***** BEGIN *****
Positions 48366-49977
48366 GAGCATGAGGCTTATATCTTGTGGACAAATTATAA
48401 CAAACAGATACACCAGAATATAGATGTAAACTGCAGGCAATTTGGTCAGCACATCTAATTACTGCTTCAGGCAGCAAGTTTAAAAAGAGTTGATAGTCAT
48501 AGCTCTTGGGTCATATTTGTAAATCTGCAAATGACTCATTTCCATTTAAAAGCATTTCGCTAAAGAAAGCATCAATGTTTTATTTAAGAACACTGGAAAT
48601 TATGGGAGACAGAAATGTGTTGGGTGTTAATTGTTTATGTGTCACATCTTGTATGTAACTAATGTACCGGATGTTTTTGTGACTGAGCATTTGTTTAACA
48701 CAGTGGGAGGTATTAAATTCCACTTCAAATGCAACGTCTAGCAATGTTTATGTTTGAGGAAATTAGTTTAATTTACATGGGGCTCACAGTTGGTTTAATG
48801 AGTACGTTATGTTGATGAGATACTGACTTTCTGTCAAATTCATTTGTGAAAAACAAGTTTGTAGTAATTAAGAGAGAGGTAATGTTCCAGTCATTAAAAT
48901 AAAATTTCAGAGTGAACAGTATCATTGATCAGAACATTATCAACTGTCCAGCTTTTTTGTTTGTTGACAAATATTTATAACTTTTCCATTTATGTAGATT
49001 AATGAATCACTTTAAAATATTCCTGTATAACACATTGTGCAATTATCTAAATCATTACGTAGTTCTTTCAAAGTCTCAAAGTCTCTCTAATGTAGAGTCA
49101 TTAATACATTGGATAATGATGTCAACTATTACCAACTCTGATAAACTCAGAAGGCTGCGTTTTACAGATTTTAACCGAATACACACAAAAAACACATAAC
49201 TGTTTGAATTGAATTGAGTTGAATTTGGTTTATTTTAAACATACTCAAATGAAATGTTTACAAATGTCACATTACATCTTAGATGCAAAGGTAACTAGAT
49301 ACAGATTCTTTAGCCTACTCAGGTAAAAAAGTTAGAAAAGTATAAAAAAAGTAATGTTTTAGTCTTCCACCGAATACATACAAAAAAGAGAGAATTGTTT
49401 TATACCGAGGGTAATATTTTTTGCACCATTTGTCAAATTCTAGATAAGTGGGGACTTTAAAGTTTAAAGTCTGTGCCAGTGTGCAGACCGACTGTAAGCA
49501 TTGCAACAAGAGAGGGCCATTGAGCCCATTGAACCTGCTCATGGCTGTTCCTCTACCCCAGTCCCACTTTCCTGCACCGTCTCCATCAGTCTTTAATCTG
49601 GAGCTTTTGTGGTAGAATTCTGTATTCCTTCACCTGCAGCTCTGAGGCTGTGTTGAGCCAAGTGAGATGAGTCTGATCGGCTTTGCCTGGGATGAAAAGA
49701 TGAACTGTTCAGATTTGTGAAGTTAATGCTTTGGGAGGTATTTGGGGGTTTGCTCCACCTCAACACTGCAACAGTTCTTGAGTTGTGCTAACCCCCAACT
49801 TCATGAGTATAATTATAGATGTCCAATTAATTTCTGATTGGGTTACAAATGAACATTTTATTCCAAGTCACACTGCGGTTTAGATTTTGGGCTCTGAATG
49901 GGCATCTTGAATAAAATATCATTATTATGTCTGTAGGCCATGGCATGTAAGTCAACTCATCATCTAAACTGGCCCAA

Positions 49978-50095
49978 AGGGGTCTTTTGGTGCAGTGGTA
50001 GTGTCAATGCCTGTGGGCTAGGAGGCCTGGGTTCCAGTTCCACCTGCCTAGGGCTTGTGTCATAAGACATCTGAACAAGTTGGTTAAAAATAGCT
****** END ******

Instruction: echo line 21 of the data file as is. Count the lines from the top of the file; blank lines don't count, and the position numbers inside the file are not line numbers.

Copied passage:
50001 GTGTCAATGCCTGTGGGCTAGGAGGCCTGGGTTCCAGTTCCACCTGCCTAGGGCTTGTGTCATAAGACATCTGAACAAGTTGGTTAAAAATAGCT